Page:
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Jess Hartcher-O'Brien, Max di Luca, Marc Ernst; Audiovisual integration: the duration of uncertain times. Journal of Vision 2010;10(7):1408. doi: 10.1167/10.7.1408.
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© ARVO (1962-2015); The Authors (2016-present)
Despite continual temporal discrepancies between sensory inputs, signals arising from the same event are bound together into a coherent percept. It has been suggested that multiple timekeepers monitor the different sensory streams, producing differences in perceived duration of events. Given this, what is the integration strategy adopted for combining sensory information in the time domain? Specifically, if the brain has information about the duration of an event from more than one source, can the uncertainty of the duration estimate decrease, and can the Maximum Likelihood Estimate (MLE) model predict such a change? Using a 2AFC procedure, participants had to judge which interval was longer (1st or 2nd) for auditory, visual and audiovisual stimuli. Each trial contained 2 intervals: a standard stimulus (sampled from one of three durations), and a comparison interval whose duration changed randomly in relation to standard stimulus duration. The reliability of the auditory stimulus was manipulated to produce the unimodal weighting scheme. Data was fit with a cumulative Gaussian psychometric function from which PSE and JND were extracted.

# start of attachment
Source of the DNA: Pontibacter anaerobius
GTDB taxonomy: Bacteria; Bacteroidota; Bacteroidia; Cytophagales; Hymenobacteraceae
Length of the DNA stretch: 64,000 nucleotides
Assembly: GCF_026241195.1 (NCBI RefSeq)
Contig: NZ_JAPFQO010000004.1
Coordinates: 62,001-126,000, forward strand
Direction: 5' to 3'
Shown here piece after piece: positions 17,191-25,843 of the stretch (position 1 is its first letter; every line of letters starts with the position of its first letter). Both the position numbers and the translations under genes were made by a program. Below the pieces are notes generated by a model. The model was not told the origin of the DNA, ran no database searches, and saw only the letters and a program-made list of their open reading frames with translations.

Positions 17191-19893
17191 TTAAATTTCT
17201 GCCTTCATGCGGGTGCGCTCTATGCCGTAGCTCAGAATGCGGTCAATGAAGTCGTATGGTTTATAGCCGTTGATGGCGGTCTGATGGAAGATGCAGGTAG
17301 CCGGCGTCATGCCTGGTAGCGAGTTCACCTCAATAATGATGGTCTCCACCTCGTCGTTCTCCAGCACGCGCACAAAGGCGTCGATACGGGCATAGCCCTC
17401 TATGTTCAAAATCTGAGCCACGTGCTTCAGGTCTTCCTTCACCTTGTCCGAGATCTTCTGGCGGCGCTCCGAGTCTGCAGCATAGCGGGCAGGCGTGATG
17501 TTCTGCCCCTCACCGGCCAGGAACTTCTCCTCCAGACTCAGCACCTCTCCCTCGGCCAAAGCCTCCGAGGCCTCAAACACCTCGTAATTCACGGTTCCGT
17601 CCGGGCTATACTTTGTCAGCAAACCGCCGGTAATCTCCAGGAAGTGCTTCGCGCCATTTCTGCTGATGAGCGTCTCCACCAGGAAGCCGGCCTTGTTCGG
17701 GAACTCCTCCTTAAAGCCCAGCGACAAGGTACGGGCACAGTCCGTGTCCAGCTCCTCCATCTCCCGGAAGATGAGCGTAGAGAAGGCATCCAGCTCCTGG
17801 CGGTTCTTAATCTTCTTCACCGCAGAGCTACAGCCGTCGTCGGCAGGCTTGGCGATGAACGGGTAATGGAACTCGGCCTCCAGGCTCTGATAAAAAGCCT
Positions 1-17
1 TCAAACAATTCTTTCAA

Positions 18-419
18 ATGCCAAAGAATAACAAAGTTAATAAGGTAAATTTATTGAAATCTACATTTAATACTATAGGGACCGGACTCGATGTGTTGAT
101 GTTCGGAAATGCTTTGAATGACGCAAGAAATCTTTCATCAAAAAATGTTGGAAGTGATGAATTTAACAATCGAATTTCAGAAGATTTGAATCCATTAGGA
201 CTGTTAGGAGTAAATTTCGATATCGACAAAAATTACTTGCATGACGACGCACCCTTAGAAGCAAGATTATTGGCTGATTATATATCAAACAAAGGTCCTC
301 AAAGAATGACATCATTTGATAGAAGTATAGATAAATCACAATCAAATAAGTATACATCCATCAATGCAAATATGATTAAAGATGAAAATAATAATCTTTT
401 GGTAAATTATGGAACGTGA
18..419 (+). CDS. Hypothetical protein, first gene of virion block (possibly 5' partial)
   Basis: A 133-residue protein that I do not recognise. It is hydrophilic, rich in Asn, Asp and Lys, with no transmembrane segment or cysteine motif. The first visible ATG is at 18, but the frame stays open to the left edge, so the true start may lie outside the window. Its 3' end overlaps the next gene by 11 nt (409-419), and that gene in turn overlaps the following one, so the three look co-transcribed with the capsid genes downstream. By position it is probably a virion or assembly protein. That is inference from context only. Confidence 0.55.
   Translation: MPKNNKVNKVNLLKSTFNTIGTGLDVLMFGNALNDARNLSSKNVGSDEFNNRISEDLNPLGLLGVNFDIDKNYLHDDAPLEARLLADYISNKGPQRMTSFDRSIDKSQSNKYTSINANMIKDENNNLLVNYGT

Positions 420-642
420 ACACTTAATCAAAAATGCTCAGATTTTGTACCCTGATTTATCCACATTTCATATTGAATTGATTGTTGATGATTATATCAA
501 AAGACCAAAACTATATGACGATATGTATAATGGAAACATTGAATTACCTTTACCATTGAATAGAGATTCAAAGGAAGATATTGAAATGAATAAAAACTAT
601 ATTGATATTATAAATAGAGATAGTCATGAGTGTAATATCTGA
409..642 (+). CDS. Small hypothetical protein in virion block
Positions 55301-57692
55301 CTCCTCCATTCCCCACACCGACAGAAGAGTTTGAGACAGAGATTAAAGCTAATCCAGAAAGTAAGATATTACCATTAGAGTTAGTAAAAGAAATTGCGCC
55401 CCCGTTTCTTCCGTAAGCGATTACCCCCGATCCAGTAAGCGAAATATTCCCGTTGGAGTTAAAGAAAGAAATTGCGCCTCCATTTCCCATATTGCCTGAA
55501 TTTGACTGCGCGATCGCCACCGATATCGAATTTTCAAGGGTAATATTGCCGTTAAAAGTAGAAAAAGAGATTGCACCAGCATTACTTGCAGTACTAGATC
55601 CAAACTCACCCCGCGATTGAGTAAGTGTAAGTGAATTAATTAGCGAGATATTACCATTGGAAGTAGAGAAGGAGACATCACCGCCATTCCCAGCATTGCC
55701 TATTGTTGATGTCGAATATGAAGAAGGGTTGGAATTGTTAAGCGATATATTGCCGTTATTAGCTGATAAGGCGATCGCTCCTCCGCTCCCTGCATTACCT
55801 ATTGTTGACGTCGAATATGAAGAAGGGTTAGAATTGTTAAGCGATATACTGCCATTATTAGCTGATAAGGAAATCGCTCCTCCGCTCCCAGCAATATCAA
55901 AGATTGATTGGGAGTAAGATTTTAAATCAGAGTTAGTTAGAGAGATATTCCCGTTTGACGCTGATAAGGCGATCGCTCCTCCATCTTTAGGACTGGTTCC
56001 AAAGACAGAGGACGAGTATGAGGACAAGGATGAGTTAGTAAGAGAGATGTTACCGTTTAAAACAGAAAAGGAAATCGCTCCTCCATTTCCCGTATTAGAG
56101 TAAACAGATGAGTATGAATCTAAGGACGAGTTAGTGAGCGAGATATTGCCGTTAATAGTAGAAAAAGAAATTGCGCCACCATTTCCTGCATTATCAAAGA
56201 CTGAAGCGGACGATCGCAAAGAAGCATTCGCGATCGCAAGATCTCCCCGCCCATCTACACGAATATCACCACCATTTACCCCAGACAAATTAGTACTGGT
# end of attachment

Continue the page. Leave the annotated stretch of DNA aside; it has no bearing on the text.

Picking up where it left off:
Results for unimodal trials showed JND changes that depended upon the duration of the standard, according to Weber's law. JND values also decreased with decreases in signal noise. Comparison of the present bimodal results with MLE predictions revealed optimal integration of auditory and visual duration cues. Additionally the results show that the integration of uncertain visual and auditory duration signals is a weighted average of these signals. That is, PSE shifts in perceived duration tended to reflect MLE predictions with shifts following the more reliable unimodal signal. These results are the first to demonstrate ‘optimal’ integration of sensory information in the time domain and contradict other studies applying MLE to this stimulus feature.
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